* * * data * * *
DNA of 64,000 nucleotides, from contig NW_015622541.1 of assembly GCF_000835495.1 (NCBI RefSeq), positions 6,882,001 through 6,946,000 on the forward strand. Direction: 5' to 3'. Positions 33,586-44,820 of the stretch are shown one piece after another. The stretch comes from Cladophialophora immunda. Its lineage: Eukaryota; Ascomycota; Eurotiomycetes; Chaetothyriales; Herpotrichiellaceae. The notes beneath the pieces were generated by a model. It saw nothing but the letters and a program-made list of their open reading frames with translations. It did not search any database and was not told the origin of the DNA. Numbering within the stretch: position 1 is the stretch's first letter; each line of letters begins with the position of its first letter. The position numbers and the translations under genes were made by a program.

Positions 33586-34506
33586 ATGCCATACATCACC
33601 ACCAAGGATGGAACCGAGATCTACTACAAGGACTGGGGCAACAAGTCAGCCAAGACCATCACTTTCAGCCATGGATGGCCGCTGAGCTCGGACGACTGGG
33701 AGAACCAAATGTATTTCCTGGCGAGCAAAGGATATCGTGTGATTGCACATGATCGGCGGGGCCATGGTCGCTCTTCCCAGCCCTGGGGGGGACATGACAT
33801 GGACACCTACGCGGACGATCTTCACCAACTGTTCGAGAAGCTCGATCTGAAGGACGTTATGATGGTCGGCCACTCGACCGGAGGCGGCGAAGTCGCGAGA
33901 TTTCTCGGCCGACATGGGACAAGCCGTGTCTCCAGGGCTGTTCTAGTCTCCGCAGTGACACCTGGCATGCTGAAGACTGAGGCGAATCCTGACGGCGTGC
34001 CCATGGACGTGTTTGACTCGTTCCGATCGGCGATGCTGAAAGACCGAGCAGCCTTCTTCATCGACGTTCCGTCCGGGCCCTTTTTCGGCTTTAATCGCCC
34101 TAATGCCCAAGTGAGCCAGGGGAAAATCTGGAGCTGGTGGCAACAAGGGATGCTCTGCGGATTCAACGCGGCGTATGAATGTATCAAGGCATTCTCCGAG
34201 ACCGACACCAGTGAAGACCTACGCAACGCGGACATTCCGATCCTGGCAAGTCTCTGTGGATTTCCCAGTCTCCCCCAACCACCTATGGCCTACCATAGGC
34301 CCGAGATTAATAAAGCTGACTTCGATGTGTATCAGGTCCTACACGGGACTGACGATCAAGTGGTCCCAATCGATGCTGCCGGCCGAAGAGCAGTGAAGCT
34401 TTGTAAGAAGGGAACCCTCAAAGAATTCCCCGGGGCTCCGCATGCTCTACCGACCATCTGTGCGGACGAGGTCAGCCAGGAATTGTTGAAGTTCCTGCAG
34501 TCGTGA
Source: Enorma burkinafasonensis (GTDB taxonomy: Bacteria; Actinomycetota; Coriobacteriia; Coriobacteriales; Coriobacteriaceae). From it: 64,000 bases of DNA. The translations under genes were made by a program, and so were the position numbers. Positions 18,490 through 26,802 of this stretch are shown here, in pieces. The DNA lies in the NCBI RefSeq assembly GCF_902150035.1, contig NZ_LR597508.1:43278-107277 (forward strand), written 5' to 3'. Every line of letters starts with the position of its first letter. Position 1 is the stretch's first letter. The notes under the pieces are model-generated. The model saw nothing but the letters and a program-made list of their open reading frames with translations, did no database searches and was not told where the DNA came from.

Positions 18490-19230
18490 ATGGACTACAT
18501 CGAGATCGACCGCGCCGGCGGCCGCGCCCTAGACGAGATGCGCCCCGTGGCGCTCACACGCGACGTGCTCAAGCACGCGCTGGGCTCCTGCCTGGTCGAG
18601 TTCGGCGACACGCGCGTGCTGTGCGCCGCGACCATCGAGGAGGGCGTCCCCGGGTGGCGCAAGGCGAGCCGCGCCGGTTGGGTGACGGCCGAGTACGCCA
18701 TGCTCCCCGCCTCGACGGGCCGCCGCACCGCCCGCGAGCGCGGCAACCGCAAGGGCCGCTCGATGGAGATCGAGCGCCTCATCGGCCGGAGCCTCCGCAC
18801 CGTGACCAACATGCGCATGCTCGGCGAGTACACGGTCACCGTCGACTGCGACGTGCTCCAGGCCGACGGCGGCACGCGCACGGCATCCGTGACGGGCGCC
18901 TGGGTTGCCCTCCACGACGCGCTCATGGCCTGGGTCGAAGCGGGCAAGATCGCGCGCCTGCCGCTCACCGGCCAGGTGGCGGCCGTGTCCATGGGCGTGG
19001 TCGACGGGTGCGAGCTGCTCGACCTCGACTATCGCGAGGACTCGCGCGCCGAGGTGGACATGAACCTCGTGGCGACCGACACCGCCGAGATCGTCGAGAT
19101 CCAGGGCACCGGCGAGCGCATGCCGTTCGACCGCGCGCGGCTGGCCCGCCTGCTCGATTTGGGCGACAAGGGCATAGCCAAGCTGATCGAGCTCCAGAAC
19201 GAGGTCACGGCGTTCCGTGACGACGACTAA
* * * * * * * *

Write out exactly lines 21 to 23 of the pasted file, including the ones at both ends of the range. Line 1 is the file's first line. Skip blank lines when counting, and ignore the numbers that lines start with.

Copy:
18901 TGGGTTGCCCTCCACGACGCGCTCATGGCCTGGGTCGAAGCGGGCAAGATCGCGCGCCTGCCGCTCACCGGCCAGGTGGCGGCCGTGTCCATGGGCGTGG
19001 TCGACGGGTGCGAGCTGCTCGACCTCGACTATCGCGAGGACTCGCGCGCCGAGGTGGACATGAACCTCGTGGCGACCGACACCGCCGAGATCGTCGAGAT
19101 CCAGGGCACCGGCGAGCGCATGCCGTTCGACCGCGCGCGGCTGGCCCGCCTGCTCGATTTGGGCGACAAGGGCATAGCCAAGCTGATCGAGCTCCAGAAC